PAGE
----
January 2016 landslides

Landslides reported from media sources during January 2016.

Monday 18 January

  • Heavy rain remobilised debris that had been deposited in the streams draining the Te Maari crater area on Tongariro, causing two debris flows (or secondary lahars) to flow down both sides of the volcano. Substantial damage was done to the Tongariro Alpine Crossing track between Mangatepopo and Soda Springs, and on the Ketatahi Springs side. Between Mangatepopo and Soda Springs the damage was caused by water and rock movement washing out part of the track. On the Ketetahi side of the Tongariro Alpine Crossing, it was likely the ponded water broke through a debris dam that formed during the night and washed large boulders and logs down the path created by the 2012 Te Maari lahar. Read more about this event at Lahar come lately: the volcanic hazard that keeps on giving.

Tuesday 19 January

  • A landslide near the summit of SH 25a in Coromandel blocked one lane of the road.

Thursday 21 to Monday 25 January

  • Up to 533mm of rain fell over 4 days at Jackson Bay on the West Coast, triggering several landslides above the coast road, forcing the road to close. Residents were isolated for about two weeks. They had to use boats and helicopters to get access to their houses from Haast.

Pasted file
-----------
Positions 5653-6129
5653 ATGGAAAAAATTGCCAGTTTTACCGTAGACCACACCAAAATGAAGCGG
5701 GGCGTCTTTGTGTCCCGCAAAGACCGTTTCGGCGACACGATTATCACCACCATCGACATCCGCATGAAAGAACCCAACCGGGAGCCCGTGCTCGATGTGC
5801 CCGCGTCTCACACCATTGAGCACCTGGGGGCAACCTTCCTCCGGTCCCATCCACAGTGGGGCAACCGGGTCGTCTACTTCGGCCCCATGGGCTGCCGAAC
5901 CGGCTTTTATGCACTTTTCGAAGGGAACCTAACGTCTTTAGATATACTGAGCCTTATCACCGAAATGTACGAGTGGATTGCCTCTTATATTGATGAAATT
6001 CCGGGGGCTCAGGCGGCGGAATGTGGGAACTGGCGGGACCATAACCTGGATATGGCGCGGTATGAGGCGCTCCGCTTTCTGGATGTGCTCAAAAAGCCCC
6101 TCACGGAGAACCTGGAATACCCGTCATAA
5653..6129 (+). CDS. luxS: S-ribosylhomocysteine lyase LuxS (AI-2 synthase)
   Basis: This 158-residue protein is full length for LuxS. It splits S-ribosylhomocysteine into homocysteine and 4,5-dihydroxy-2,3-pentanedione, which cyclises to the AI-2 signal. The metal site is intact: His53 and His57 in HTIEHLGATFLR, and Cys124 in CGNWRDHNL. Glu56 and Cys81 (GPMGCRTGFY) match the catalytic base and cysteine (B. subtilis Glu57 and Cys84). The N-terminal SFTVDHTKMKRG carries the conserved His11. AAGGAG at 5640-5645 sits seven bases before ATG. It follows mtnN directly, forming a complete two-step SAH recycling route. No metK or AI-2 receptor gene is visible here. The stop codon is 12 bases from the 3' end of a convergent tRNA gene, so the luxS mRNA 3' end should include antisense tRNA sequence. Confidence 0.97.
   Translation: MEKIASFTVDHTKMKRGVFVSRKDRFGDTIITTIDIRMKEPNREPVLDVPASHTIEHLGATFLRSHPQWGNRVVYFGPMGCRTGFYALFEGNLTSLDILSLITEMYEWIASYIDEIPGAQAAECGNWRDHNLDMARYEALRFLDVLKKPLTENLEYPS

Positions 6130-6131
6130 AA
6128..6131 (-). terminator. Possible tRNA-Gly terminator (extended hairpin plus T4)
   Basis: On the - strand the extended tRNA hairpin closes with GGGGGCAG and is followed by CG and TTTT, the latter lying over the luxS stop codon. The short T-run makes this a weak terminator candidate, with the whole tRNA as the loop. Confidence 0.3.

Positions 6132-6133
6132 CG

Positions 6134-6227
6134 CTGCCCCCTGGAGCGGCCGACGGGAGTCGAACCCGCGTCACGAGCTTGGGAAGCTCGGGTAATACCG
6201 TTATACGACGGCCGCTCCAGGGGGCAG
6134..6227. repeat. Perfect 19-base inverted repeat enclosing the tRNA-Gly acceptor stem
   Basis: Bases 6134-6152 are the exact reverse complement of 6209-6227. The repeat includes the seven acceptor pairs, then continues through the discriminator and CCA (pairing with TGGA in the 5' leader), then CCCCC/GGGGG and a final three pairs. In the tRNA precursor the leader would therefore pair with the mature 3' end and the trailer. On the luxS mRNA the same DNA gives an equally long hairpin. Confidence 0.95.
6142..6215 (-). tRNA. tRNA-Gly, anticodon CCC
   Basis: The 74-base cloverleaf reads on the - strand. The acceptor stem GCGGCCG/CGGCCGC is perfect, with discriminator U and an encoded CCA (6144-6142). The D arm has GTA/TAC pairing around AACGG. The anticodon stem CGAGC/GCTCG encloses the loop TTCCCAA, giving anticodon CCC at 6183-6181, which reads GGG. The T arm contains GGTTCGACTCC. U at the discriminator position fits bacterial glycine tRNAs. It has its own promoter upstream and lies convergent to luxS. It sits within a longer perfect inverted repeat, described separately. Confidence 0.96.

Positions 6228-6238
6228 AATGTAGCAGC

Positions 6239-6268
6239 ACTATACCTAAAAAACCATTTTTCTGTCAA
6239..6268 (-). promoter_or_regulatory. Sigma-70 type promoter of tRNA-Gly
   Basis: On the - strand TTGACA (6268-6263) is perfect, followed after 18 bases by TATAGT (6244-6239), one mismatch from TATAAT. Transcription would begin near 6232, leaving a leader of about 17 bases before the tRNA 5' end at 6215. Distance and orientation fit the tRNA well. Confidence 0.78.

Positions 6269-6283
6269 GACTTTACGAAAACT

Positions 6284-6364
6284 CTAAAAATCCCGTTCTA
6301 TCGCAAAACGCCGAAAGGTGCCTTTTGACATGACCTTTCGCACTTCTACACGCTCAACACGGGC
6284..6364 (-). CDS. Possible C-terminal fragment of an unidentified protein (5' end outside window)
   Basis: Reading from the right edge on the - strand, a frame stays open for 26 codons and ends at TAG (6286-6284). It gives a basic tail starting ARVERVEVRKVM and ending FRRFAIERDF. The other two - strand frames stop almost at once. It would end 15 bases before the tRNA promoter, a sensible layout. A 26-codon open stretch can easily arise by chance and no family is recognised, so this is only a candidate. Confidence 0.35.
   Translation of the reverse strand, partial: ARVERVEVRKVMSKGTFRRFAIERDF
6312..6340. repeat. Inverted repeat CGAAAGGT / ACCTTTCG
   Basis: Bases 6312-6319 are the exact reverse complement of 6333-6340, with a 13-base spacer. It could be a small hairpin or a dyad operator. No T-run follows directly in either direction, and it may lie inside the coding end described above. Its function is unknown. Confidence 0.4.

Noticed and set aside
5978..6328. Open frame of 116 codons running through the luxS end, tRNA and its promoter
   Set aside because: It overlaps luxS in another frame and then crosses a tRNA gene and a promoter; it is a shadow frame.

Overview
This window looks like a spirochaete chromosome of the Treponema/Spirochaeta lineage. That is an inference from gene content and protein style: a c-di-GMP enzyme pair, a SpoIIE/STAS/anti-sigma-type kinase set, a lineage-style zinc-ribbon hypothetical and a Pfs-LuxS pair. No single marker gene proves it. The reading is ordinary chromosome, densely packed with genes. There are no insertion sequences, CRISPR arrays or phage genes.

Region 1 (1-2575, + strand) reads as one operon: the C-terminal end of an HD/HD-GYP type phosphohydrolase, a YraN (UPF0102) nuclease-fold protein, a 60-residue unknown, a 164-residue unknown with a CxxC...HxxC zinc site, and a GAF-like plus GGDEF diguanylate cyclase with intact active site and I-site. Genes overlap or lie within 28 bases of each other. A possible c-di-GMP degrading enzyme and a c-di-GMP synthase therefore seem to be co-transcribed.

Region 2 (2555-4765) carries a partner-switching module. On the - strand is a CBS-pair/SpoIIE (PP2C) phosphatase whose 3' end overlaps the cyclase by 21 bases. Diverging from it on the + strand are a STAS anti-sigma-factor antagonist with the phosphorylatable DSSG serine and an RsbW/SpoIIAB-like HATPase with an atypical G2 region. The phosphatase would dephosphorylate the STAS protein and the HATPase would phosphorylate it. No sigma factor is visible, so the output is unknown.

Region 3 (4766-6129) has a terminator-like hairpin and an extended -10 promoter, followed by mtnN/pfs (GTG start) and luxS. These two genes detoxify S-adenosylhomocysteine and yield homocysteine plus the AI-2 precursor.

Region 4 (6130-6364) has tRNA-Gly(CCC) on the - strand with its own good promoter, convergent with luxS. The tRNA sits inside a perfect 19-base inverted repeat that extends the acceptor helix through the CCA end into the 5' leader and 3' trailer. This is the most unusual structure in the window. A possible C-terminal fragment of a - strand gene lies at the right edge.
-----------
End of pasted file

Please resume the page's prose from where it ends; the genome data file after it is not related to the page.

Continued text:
Thursday 28 January

  • The remnants of ex-Cyclone Victor hit the Gisborne-East Coast causing torrential rain, with more than 25mm of rain an hour falling in some places. The area north of Gisborne bore the brunt of the ex-cyclone, with torrential rain from the top of East Cape to Tolaga Bay. Gisborne District Council rainfall gauges showed the heaviest morning downpours were at Te Puia, where 30mm fell between 3am and 4am, and at Mt. Arowhana which had 56mm in the two hours between 3am and 5am. Ruatoria also had rain up to 20mm an hour. Gisborne recieved 22mm in just one hour between 5am and 6am. The biggest rainfall totals to 6am were recorded at Ruatoria (74mm) and Te Puia (92mm) townships, with the Hikawai River catchment receiving 89mm. Several roads in the region were affected by landslides and rockfalls. Large boulders were deposited onto the road at the top of the Wharerata ranges reducing the road to one lane. Other roads affected were:

    • A slump on Mangatu Road reduced the road to a single lane;
    • A dropout on Motu Road, approximately 3 km from Motu village, reduced the road to a single lane;
    • Several slips and washouts were reported on Waimata Valley Road.


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